While microcontact printing is a convenient approach for ligand micropatterning, it suffers from two drawbacks. First, each ligand is physisorbed on the surface in a fixed, yet random orientation, and this orientation is not necessarily optimal for the recognition by its cognate receptor. Second, the surface density of ligands patterned by microcontact printing is difficult to control. These drawbacks can be addressed by indirect patterning approach, in which ligands are selectively conjugated to a prefabricated micropattern of chemical functionalities. Here, the conjugation chemistry determines the spatial orientation of ligands, making it uniform through the micropattern; furthermore, the chemical spacer between surface-patterned conjugate and ligands provides the latter with enhanced flexibility, and makes them more available for receptor recognition. Also, the ligand density within the micropattern can be determined by the density of the conjugating functionalities, which is easier to control [91,92,93]. An example of such an approach for micropatterning of NK cell ligands was recently provided by Garrecht et al., who used a piezo-driven ink jet spotter to pattern glass with 200 µm circles of silane molecules terminated with a single DNA strand, and conjugated to these strands complementary strands tagged with avidin, and biotinylated IgG mouse antibody against CD16 receptor [49]. The site-selectivity of the antibody immobilization was verified by immunostaining of the patterned CD16 antibodies with fluorescently tagged donkey-anti-mouse IgG secondary antibody, which revealed a clear fluorescent image of the formed pattern. The patterned arrays were used to stimulate NK cells. In particular, it was found that the varied density of circles in different arrays correlates with the number of stimulated cells detected by the expression of CD107a. This functionalization approach also allowed it to create a pattern of antibodies for 2B4, NKG2D, and their mixture. In the latter case, stimulation of NK cells was found to be more effective than on the patterns of individual antibodies.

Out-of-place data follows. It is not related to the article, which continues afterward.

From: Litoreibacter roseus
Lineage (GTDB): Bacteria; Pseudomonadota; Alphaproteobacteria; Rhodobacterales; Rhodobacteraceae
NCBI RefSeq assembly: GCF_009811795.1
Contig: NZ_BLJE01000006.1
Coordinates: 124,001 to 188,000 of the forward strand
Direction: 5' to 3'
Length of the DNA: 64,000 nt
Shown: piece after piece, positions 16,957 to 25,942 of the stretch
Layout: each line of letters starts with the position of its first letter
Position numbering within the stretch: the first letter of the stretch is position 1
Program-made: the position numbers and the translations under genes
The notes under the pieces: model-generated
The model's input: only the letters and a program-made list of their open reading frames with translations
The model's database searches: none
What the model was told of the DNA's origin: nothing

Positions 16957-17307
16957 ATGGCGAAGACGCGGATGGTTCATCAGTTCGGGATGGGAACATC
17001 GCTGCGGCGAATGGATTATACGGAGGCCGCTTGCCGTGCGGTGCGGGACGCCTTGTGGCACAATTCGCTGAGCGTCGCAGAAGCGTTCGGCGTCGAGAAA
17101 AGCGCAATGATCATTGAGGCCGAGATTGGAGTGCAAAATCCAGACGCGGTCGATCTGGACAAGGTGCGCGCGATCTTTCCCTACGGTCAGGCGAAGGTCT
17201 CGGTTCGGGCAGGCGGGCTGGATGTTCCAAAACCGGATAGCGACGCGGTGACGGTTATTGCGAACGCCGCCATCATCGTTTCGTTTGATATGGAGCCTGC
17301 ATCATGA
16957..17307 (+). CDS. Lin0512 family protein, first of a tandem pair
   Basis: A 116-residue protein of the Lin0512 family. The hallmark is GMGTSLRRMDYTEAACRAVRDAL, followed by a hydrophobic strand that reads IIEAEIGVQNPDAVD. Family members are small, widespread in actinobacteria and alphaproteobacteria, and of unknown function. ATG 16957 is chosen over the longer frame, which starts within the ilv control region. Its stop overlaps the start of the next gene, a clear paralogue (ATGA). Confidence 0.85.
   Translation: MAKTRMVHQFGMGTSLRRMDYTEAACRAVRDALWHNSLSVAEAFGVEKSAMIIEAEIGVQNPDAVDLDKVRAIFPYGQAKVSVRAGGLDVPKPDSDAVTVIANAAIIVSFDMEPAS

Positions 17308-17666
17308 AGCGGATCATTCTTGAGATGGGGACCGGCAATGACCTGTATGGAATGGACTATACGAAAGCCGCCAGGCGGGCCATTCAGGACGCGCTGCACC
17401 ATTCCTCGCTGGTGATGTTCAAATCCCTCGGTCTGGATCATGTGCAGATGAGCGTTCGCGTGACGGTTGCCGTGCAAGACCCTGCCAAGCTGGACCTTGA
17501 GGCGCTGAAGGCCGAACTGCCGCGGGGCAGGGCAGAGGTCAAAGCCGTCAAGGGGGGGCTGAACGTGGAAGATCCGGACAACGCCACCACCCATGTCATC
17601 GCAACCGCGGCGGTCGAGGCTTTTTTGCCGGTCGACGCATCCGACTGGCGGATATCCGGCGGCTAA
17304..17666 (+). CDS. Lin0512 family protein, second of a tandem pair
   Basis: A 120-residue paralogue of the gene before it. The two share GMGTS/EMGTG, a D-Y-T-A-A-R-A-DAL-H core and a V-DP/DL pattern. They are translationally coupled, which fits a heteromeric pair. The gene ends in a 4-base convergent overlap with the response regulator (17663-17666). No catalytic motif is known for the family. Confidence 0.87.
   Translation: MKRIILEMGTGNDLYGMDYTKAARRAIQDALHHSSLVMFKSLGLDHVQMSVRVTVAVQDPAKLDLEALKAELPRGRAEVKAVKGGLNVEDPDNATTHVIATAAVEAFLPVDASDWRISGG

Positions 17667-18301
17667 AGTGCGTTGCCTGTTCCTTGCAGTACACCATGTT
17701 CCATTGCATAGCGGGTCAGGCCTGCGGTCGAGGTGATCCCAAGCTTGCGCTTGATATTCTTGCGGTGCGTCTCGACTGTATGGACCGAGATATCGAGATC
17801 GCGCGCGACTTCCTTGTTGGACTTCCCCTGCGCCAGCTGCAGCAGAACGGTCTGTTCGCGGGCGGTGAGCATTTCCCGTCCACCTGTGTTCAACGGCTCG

Both microcontact printing and ink jet printing are facile and quick patterning methods, however, their resolution is limited to pattern features of a few microns. Smaller features can be fabricated, in principle, by electron-beam lithography or photolithography, however, turning lithographic pattern to a pattern of antigens requires its site selective functionalization with the desired antigens. Whereas such functionalization is possible via various conjugation approaches, it becomes more complicated when the desired pattern is supposed to mimic the molecular diversity of the immune synapse, and thus contain two or more controllably clustered antigens. Recently, we reported an orthogonal approach for site-selective functionalization of a photolithographic pattern with two ligands for NK cell receptors [50]. The pattern consisted of Au disks surrounded by an oxidized Ti film using negative-tone photolithography and etching. To selectively functionalize the pattern with ligands, we first modified the titanium oxide surface using an alkyl phosphonic acid terminated with biotin, to which we attached neutravidin. We also functionalized the Au disks with a NTA terminated thiol monolayer, to which nickel(II) was then chelated. Finally, we selectively attached to avidin and NTA-Ni functionalities two different ligands—one biotin-labelled and another Histidine-tagged, respectively.